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Missing players…

Business and industry are missing players in education reform.

In my last position leading statewide campaigns to pass education reform legislation in CA, OH, TN, and Louisiana, one of the biggest tasks was establishing working coalition tables. The business sector represented often by the chamber of commerce was always a sought after partner because of their ability to influence others to think about how we are preparing our future workforce, their political capital within the state house and the relationships they possess. While helping pass bill legislation is important equally as important as the business sector’s role in leveraging its position and capital to establish workforce training programs, internships and summer opportunities.

Here is what we do know: 18 out of 100 youth ages 16-24 in New Orleans are not in school and are not working. When you ask educators in the city about summer youth programs, internships or job opportunities they all say, “Have you tried Cafe Reconcile?” While Cafe Reconcile is an amazing youth-focused workforce development training program, it only serves a limited amount of participants and is focused in the service sector. New Orleans needs a more robust set of programs that provide work-based learning opportunities in healthcare, construction, engineering, transportation/logistics, entrepreneurship, software and tech, and a broader range of service sectors. How can we begin to assemble players within these industries to forge formal partnerships with schools, community colleges, trade and professional associations, community-based organizations, and local companies?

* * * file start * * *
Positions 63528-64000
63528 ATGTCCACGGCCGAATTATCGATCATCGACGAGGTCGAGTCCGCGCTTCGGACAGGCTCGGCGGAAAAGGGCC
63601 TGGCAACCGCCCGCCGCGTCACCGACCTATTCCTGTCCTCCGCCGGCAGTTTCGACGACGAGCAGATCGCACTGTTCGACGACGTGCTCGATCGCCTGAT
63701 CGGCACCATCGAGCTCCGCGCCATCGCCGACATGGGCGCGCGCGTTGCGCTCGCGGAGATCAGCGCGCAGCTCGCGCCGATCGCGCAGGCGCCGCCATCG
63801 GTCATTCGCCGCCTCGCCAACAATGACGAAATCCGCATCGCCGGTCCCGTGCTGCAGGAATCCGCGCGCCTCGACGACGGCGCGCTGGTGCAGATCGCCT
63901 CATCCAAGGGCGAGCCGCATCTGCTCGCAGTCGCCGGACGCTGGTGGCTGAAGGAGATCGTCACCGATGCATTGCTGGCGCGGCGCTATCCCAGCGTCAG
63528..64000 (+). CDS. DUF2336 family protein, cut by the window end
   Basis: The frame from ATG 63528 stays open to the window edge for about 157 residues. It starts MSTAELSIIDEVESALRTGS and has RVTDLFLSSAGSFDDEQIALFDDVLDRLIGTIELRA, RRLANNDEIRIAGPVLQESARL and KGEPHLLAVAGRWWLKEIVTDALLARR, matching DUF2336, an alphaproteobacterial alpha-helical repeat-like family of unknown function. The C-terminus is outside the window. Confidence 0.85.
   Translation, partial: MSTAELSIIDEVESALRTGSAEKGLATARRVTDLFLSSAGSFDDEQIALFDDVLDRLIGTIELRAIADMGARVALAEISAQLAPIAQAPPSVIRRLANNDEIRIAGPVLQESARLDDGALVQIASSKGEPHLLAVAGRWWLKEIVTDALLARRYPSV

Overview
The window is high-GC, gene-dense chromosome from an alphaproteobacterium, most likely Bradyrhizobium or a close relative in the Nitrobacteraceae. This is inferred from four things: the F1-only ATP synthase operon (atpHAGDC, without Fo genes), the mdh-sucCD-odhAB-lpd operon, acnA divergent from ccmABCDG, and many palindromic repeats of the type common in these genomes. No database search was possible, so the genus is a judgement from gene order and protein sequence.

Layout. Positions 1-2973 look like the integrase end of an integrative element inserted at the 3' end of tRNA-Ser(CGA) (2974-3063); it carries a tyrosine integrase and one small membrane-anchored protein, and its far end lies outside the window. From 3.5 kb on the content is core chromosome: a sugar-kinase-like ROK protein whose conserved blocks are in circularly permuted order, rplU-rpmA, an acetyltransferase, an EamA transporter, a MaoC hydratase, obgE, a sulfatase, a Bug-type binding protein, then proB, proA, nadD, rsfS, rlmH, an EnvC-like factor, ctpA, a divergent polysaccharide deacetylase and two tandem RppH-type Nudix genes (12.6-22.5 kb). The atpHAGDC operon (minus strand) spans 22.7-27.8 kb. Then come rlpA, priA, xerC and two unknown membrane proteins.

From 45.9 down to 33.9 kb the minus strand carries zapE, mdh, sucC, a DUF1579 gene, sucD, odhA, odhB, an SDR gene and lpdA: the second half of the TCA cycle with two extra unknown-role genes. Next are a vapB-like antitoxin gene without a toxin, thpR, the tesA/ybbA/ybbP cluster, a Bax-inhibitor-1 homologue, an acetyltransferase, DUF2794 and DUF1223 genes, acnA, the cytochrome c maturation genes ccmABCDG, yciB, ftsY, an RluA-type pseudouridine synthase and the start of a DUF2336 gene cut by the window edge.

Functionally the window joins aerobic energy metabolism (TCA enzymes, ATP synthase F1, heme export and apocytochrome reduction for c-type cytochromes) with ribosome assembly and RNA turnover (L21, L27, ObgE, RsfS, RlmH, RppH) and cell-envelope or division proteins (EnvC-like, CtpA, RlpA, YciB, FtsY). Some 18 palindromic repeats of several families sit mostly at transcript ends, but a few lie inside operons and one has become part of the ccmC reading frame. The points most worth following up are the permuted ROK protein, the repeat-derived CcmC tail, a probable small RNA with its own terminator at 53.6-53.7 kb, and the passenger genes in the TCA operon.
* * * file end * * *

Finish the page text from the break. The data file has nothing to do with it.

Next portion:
Ed reformers: we can lead by expanding our relationships with the business sector and creating partnerships for our students to apply what they have learned in the classroom. Moreover we can organize and hold locally-based corporations accountable for providing opportunities to our students and young people in the community.  Our kids unfortunately don’t have access to opportunities that expose them to experiences that shape and inform their career goals.

Having a high quality summer job or internship can change the trajectory of their life. These summer opportunities normalize stewardship, curiosity, rigor and structure all things we teach and we know determine success in the classroom. Other ways businesses can play a larger role in education reform is by charging their corporate social responsibility office to write checks to social enterprises that focus on youth entrepreneurship, support them with skills building, relationships and seed money and develop your internal capacity to provide quality internships to students in the city.

This has to be a part of our Next 10.

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